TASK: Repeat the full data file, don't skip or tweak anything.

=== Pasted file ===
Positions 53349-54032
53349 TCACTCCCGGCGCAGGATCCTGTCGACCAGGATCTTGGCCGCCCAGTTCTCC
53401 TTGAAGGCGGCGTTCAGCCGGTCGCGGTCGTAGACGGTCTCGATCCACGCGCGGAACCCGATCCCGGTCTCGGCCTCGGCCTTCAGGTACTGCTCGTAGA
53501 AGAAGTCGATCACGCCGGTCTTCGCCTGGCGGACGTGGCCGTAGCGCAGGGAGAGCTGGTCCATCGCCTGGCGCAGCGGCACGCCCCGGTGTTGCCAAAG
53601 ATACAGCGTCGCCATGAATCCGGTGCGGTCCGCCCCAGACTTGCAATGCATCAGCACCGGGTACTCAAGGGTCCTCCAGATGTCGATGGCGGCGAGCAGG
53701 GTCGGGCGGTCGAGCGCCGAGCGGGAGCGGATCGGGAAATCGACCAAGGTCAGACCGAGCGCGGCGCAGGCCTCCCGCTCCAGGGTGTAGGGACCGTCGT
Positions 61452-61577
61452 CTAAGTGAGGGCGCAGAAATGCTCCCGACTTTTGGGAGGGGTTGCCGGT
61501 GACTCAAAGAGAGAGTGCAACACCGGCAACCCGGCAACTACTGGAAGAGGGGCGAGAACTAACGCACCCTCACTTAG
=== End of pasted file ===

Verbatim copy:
Positions 53349-54032
53349 TCACTCCCGGCGCAGGATCCTGTCGACCAGGATCTTGGCCGCCCAGTTCTCC
53401 TTGAAGGCGGCGTTCAGCCGGTCGCGGTCGTAGACGGTCTCGATCCACGCGCGGAACCCGATCCCGGTCTCGGCCTCGGCCTTCAGGTACTGCTCGTAGA
53501 AGAAGTCGATCACGCCGGTCTTCGCCTGGCGGACGTGGCCGTAGCGCAGGGAGAGCTGGTCCATCGCCTGGCGCAGCGGCACGCCCCGGTGTTGCCAAAG
53601 ATACAGCGTCGCCATGAATCCGGTGCGGTCCGCCCCAGACTTGCAATGCATCAGCACCGGGTACTCAAGGGTCCTCCAGATGTCGATGGCGGCGAGCAGG
53701 GTCGGGCGGTCGAGCGCCGAGCGGGAGCGGATCGGGAAATCGACCAAGGTCAGACCGAGCGCGGCGCAGGCCTCCCGCTCCAGGGTGTAGGGACCGTCGT
Positions 61452-61577
61452 CTAAGTGAGGGCGCAGAAATGCTCCCGACTTTTGGGAGGGGTTGCCGGT
61501 GACTCAAAGAGAGAGTGCAACACCGGCAACCCGGCAACTACTGGAAGAGGGGCGAGAACTAACGCACCCTCACTTAG